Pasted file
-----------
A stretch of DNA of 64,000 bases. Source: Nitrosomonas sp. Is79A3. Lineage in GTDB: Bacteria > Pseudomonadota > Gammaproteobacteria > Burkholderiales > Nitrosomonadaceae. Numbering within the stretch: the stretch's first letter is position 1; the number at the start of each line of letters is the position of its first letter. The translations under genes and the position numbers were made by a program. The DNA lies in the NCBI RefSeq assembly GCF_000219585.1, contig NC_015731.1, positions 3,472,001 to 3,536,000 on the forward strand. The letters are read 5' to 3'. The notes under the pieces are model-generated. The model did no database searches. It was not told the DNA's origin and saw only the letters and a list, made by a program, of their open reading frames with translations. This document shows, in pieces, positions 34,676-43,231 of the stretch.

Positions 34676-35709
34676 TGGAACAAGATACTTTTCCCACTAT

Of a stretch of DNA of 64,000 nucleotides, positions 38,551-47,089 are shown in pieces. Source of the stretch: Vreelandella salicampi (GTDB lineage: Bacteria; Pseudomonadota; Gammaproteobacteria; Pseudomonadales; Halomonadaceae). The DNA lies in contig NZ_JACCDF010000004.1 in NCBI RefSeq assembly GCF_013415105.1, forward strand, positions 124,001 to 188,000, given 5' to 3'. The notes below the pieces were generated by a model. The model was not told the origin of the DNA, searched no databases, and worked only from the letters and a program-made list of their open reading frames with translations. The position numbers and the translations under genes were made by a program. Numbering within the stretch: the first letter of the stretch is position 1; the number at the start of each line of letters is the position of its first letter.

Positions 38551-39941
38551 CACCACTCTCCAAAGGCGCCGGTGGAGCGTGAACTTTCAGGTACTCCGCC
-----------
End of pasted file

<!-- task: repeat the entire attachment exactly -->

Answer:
A stretch of DNA of 64,000 bases. Source: Nitrosomonas sp. Is79A3. Lineage in GTDB: Bacteria > Pseudomonadota > Gammaproteobacteria > Burkholderiales > Nitrosomonadaceae. Numbering within the stretch: the stretch's first letter is position 1; the number at the start of each line of letters is the position of its first letter. The translations under genes and the position numbers were made by a program. The DNA lies in the NCBI RefSeq assembly GCF_000219585.1, contig NC_015731.1, positions 3,472,001 to 3,536,000 on the forward strand. The letters are read 5' to 3'. The notes under the pieces are model-generated. The model did no database searches. It was not told the DNA's origin and saw only the letters and a list, made by a program, of their open reading frames with translations. This document shows, in pieces, positions 34,676-43,231 of the stretch.

Positions 34676-35709
34676 TGGAACAAGATACTTTTCCCACTAT

Of a stretch of DNA of 64,000 nucleotides, positions 38,551-47,089 are shown in pieces. Source of the stretch: Vreelandella salicampi (GTDB lineage: Bacteria; Pseudomonadota; Gammaproteobacteria; Pseudomonadales; Halomonadaceae). The DNA lies in contig NZ_JACCDF010000004.1 in NCBI RefSeq assembly GCF_013415105.1, forward strand, positions 124,001 to 188,000, given 5' to 3'. The notes below the pieces were generated by a model. The model was not told the origin of the DNA, searched no databases, and worked only from the letters and a program-made list of their open reading frames with translations. The position numbers and the translations under genes were made by a program. Numbering within the stretch: the first letter of the stretch is position 1; the number at the start of each line of letters is the position of its first letter.

Positions 38551-39941
38551 CACCACTCTCCAAAGGCGCCGGTGGAGCGTGAACTTTCAGGTACTCCGCC